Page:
Spatial Variation of Tropical Urban Carbon Dioxide Concentration: A Case Study of KualaLumpur

1Nasir Nayan, Mohmadisa Hashim, Yazid Saleh, Hanifah Mahat, Madeline Henry Luyan, Nur Suhaila Mohd Zaky


Many of the studies related to air pollution in urban areas also consider the role of carbon dioxide (CO2) in determining the level of urban air pollution, especially in urban areas with high rates of motor vehicle use. Therefore, this study aimed to study the level of carbon dioxide concentration in the city of Kuala Lumpur by looking at the patterns of carbon dioxide concentration in the room at night and during the day. The study results and the steps to reduce this amount of CO2 can be done in the right place. This study uses data collected from field studies with Handled Temp / RH / CO2 tools to obtain carbon dioxide concentration data in six urban zones of Kuala Lumpur. Each zone will be represented by two sampling stations whose criteria are in the urban area and not in the open area. For this reason, most of the stations selected are in the open parking area. Sampling times are at night (1-4am) and daylight (1-4pm). Descriptive statistics and regression interpolation are used with the help of geographic information system software ArcGIS version 9.3. The findings showed that the average concentration of carbon dioxide at station 1 (Dataran Merdeka) was highest at night with an average reading of 458.125 part per million (ppm), and during the day, its reading was 420.125 ppm. The lowest carbon dioxide concentration was at night at Station 11 (Tesco extra Cheras) at 396 ppm and during the day at station 10 (Bukit Jalil Stadium) at 397.625 ppm. The overall average for night and day was at Station 1 at 436.31 ppm and Station 10 with a mean of 396.5 ppm. Carbon dioxide concentration levels were determined based on previous studies. The highest levels were 415.26 ppm, medium-high 401 ppm to 415.25 ppm, and the lowest was 400 ppm. It is found that urban zones have the highest levels of carbon dioxide concentration compared to other zones.In conclusion, this station needs to be reduced in carbon dioxide as it can have adverse effects if not curbed as it impairs health and can lead to increased greenhouse gases. Effective steps need to be taken so that carbon dioxide emissions can be controlled and minimized and to address the problem of global warming. The study implies that in Kuala Lumpur, the concentration of carbon dioxide is at a relatively high level.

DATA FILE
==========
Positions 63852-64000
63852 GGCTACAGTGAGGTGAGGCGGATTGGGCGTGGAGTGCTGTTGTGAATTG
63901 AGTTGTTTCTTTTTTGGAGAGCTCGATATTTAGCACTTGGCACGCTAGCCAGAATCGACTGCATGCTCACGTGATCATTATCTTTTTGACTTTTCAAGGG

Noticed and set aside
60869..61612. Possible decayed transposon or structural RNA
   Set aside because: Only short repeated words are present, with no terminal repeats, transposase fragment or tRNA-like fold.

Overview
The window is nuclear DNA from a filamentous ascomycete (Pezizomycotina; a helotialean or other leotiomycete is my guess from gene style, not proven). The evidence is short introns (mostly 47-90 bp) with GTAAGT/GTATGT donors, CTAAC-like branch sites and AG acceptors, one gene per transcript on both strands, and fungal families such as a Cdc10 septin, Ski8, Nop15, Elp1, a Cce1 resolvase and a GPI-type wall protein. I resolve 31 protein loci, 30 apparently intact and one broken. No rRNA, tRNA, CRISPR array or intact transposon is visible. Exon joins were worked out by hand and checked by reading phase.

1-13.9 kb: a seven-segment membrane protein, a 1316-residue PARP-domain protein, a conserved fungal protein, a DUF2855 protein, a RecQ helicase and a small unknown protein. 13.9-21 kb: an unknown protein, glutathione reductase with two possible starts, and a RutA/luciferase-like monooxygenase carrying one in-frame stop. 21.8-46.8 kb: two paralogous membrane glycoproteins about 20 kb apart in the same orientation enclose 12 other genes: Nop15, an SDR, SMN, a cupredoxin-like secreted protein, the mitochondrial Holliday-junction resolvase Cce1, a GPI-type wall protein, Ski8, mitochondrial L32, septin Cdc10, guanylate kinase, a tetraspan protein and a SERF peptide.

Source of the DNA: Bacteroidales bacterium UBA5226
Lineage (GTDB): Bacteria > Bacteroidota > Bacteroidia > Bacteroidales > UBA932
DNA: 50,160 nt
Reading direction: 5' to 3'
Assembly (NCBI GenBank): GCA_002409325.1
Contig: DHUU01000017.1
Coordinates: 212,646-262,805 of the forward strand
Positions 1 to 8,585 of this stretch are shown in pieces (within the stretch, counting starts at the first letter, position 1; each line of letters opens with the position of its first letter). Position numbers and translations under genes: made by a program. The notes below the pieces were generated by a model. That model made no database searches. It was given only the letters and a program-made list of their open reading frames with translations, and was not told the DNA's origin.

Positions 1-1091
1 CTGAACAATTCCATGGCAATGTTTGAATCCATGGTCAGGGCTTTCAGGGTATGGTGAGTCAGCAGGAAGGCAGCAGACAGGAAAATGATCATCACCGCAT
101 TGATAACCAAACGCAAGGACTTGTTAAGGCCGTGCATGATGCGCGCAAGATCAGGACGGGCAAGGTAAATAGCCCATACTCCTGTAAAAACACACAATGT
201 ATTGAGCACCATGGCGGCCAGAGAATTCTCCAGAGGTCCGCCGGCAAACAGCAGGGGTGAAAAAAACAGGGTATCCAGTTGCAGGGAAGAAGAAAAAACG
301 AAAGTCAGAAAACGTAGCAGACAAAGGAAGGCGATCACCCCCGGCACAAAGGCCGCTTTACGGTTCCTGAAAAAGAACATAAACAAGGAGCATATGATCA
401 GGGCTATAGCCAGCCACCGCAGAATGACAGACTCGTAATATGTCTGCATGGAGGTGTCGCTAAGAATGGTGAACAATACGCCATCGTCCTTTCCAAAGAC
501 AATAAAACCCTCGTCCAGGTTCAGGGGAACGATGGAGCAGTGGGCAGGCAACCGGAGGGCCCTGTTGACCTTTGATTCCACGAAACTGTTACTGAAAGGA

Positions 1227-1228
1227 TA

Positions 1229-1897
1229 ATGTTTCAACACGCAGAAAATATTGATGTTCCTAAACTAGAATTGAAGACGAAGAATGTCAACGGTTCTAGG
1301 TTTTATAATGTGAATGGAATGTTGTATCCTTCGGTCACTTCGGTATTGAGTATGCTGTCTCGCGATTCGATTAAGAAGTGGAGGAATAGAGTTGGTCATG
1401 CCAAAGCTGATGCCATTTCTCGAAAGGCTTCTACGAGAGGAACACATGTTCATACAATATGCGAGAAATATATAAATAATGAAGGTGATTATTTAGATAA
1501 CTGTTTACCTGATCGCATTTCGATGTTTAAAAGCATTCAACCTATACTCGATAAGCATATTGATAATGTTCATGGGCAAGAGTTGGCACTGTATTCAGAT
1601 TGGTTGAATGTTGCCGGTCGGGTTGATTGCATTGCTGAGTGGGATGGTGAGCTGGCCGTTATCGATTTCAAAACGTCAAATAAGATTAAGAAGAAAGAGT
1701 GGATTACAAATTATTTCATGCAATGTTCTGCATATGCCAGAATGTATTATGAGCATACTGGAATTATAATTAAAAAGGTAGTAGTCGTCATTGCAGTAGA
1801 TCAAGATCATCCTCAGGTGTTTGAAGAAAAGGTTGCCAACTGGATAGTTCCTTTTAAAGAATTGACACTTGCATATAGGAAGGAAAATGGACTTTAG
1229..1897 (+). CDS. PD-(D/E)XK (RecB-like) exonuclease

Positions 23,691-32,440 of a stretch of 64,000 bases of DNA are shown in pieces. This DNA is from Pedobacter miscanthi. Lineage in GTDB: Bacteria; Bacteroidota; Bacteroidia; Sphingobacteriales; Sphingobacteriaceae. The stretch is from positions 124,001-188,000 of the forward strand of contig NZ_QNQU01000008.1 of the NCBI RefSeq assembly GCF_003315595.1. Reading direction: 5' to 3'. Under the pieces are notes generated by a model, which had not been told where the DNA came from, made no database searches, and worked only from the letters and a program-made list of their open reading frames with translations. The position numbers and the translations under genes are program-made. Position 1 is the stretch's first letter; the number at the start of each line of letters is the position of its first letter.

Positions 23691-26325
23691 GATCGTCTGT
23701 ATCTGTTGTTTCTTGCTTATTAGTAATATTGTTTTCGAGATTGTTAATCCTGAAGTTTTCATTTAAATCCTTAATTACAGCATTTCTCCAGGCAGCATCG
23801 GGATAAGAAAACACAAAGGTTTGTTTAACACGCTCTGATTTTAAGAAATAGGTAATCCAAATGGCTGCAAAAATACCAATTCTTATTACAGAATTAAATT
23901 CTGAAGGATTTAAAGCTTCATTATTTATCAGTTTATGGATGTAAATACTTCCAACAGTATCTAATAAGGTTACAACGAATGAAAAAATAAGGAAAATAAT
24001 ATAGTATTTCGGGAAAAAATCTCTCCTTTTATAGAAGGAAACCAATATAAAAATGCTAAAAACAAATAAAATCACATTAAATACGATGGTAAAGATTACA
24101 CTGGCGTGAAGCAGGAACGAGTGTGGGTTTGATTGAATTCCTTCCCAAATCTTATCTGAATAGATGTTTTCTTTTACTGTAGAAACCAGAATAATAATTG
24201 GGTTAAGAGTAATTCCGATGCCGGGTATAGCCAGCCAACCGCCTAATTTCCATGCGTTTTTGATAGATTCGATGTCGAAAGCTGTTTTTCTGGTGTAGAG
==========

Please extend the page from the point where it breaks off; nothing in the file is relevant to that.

carbon dioxide, Kuala Lumpur, concentration

Paper Details
IssueIssue 8